In a court filing on Friday, a current spokesman for former US President Donald Trump said that he had worked very closely with the congressional committee investigating the deadly Jan. 6 attack on the US Capitol.
Taylor Budowich, the spokesman, claimed in a lawsuit filed in federal court in the District of Columbia that he had produced more than 1,700 pages of papers and given the House of Representatives panel roughly four hours of sworn testimony.
In a recent deposition, Budowich answered questions about the financing and planning of Trump’s rally to supporters near the White House on Jan. 6, which preceded the Capitol violence that day.
Budowich’s lawsuit sought a court order blocking the House committee from accessing his JPMorgan Chase & Co. financial records.
“The subpoena seeks personal financial material that is irrelevant to any conceivable legislation and not pertinent to any purported purpose of the Select Committee,” Budowich said in the lawsuit.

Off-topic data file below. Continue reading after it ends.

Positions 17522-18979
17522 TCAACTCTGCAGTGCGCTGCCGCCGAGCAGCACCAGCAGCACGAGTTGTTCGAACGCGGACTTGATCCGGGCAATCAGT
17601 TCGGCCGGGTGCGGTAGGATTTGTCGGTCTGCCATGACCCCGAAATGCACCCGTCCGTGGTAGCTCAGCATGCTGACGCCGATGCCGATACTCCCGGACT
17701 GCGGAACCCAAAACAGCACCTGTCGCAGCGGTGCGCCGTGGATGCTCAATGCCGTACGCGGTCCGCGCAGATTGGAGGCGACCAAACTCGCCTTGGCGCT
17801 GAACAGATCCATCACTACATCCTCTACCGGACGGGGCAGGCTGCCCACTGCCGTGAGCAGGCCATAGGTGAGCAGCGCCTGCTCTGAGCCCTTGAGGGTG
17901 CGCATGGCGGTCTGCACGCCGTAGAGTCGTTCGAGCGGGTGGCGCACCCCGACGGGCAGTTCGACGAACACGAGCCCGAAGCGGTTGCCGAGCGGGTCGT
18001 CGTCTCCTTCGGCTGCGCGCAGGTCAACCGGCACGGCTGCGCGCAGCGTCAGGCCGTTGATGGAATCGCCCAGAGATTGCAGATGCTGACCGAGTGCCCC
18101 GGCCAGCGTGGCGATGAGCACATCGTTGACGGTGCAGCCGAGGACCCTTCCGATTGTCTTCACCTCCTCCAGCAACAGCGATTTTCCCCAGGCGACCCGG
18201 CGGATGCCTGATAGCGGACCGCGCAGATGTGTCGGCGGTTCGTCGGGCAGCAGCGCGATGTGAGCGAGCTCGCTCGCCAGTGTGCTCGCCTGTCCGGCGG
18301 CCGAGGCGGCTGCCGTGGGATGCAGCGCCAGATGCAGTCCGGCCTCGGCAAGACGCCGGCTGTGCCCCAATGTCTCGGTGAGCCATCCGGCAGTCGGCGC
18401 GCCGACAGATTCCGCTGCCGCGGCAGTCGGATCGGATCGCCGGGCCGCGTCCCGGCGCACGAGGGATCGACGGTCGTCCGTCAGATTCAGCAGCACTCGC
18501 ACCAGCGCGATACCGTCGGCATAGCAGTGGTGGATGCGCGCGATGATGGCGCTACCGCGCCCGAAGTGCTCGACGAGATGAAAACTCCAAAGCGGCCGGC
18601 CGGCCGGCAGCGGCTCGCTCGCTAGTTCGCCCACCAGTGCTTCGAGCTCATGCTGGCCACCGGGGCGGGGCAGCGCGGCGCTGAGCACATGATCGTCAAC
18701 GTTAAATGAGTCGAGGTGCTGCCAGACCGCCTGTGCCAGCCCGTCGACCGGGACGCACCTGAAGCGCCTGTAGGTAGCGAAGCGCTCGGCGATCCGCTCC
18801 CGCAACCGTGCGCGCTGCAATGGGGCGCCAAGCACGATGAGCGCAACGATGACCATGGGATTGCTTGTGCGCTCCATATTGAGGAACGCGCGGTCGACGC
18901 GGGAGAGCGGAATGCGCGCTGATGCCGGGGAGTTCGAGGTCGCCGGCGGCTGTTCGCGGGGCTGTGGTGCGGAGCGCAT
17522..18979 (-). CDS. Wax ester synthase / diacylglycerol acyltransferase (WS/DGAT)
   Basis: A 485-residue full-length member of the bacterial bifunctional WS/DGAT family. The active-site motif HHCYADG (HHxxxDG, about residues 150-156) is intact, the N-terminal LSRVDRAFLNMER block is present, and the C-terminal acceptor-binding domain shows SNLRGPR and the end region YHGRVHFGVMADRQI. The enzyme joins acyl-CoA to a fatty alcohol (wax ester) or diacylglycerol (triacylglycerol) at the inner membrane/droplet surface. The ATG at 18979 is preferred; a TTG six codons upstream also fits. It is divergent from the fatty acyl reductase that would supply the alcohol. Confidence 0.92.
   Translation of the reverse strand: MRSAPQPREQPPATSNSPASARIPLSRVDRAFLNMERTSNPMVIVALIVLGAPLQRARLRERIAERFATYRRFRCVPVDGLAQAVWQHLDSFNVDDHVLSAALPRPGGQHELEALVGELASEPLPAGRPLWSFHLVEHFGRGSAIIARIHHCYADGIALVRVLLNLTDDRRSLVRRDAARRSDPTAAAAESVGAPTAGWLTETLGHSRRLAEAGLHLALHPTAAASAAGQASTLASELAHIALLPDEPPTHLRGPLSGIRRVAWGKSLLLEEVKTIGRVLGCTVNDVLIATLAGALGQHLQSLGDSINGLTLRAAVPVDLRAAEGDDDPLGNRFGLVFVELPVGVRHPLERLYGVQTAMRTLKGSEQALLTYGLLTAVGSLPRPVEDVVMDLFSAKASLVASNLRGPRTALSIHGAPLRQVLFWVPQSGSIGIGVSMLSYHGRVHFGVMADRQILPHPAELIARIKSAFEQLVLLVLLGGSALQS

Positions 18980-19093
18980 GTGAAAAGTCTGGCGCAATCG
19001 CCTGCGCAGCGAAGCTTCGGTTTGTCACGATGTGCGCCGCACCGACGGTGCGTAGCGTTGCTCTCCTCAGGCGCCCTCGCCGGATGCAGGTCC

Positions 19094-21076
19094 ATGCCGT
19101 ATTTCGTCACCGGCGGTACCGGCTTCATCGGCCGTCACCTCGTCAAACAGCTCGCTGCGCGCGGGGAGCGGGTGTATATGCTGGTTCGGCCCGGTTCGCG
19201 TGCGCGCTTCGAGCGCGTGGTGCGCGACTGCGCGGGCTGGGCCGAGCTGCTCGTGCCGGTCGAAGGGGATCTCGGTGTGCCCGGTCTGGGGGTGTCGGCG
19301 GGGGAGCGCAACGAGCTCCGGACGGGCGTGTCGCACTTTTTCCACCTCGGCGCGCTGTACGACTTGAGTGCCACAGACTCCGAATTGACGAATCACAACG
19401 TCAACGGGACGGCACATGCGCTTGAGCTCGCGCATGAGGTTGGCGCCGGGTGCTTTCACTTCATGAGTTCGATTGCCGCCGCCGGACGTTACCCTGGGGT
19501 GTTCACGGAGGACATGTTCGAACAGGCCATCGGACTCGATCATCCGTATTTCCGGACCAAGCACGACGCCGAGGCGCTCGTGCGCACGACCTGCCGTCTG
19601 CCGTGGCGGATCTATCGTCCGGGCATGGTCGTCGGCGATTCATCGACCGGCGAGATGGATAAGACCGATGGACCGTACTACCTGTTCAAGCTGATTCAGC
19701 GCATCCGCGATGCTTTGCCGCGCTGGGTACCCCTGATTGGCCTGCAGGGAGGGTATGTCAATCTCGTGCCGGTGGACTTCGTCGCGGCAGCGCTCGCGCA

A request for comment from a spokesman for the Select Committee on January 6 was not returned immediately.
Budowich’s lawsuit is the latest in a slew of lawsuits filed by committee targets seeking to stop the committee from enforcing its information subpoenas, but it is the first to focus on a demand for financial documents.
Former Trump adviser Michael Flynn and right-wing radio host Alex Jones filed separate lawsuits this week, saying that the Select Committee was not lawfully constituted and that the Select Committee’s subpoenas for their testimony were thus unlawful.
An appeals court dismissed that claim on Dec. 9, declaring that the committee was valid and entitled to access White House materials that Trump had tried to keep hidden from the public. Trump filed an appeal with the United States Supreme Court on Thursday.
In the process of its investigation on the attack, the committee has issued more than 50 subpoenas and heard from more than 300 witnesses.